You don’t often see clear winners and clear losers in protracted labour disputes.
Eventually any labour stoppage ends in a situation where both sides are merely able to save face, trumpeting small victories that they might have scoffed at when the strike or lockout began.
The biggest loser can be the people dependent on the service that has been withdrawn.
So with that in mind, it’s perhaps time to look at the largely pointless labour disruption that has idled NHL players since September. A tentative deal was reached over the weekend.
If you’re keeping track, this is the fourth stoppage in the last two decades.
Proponents of the league or players will give you impassioned reasons why each of these stoppages was absolutely necessary -- or, depending on which side they stand -- completely pointless.
The NHL and its players must have some sense of how this has played out in the public. Perception may not be the truth, but often it’s more powerful.
The broad-stroke view of the two sides is well established.
On one side, a widely hated American commissioner is leading a cabal of affluent owners greedy for more money.
On the other side, a group of greedy players has lost sight of the fact that they are well compensated for playing a game.
Is either characterization fair?
Of course not.
But we live in a time where deep examinations of the issues are cast aside for snap judgments and extreme opinion.
It’s easy to characterize groups as evil without singling out the effects on the individual.
Former Prince Albert Raider defenceman Nick Schultz, who now toils for the Edmonton Oilers, was back in P.A. in November to sponsor a section of seats at the Art Hauser Centre. If he was one of the arrogant, greedy players that people were talking about, he certainly hid it well.
He talked about how the lockout was impacting him.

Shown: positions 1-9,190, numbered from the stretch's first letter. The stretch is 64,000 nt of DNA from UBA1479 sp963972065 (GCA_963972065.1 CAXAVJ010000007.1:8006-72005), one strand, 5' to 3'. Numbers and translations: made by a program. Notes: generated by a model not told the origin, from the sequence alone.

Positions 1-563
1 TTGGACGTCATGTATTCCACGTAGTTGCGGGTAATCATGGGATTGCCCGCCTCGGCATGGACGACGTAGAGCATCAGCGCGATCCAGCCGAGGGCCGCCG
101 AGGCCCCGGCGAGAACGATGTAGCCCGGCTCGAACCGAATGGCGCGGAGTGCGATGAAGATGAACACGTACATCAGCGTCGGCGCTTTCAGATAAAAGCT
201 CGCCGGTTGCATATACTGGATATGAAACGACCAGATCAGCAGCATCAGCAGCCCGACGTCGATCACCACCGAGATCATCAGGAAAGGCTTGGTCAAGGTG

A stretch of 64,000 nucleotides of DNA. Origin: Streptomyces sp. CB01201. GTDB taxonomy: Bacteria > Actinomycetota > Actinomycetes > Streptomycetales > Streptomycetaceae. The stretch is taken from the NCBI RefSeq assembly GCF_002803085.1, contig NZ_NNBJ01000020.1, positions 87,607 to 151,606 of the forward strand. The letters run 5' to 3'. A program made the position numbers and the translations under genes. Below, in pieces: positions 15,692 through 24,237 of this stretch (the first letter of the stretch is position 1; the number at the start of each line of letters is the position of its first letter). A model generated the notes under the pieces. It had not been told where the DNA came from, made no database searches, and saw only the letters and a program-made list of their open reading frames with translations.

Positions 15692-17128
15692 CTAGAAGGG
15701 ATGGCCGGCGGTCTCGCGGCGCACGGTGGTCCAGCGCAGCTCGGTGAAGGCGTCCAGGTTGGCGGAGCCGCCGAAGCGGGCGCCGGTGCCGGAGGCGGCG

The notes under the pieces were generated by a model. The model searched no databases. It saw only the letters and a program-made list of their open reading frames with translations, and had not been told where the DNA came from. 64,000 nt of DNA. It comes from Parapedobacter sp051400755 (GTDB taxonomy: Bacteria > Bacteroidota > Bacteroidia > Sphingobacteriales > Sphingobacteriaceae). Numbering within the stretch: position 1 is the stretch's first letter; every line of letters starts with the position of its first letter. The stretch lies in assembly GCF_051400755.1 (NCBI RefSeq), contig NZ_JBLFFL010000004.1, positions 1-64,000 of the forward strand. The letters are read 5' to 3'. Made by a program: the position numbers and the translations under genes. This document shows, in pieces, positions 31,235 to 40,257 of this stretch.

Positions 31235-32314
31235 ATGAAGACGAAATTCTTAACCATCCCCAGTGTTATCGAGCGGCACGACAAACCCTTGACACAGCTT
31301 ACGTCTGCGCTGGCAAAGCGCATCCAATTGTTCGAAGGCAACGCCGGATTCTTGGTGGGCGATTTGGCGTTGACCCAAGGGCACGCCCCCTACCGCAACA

“Last year I missed my son’s birthday, Halloween, things like that,” he says. “Obviously you can’t control that with your schedule but I’ve had a chance to be around for a lot of things and help take them to their activities. That’s helped fill the void of not having hockey.”
Despite the money he has earned, he remains a personable young man from Strasbourg who was a little bewildered by the work stoppage.
Surely that’s a story repeated over and over throughout the league.
But even having a whole bunch of nice guys off work might not help.
Will this latest strike be the one that really hurts the game?
You get the sense that there might be a hangover of sorts in some of the American markets where hockey remains a tenuous business. It’s easy to get out of the habit of doing things and going to hockey games could be an example.
It’s hard to imagine that our hockey-mad friends in Winnipeg or any of the other Canadian cities who have teams will lose much in the rink. The people with season tickets have overwhelmingly kept them.
It will be interesting to see what happens with the more casual fan. Their lack of interest could be charted in lower TV ratings or perhaps reduced sales of team jerseys and T-shirts.
Sports fans can be a funny bunch. The person loudly exclaiming a month ago that they were done with NHL hockey could very well be the first to turn on the TV when it returns.
If NHL fans had the true courage of their conviction, they would make the league sweat a bit by hurting them in their pocketbooks upon the game’s return.
They wouldn’t go to games. They wouldn’t tune in. They wouldn’t buy the jerseys.
Because NHL fans have talked the talk but never walked the walk, the league and the NHLPA feel free to poison the well over and over without fear of retribution.
Sometimes the best way to teach a fool a lesson is to ignore them for a while.
The choice is yours, NHL fans.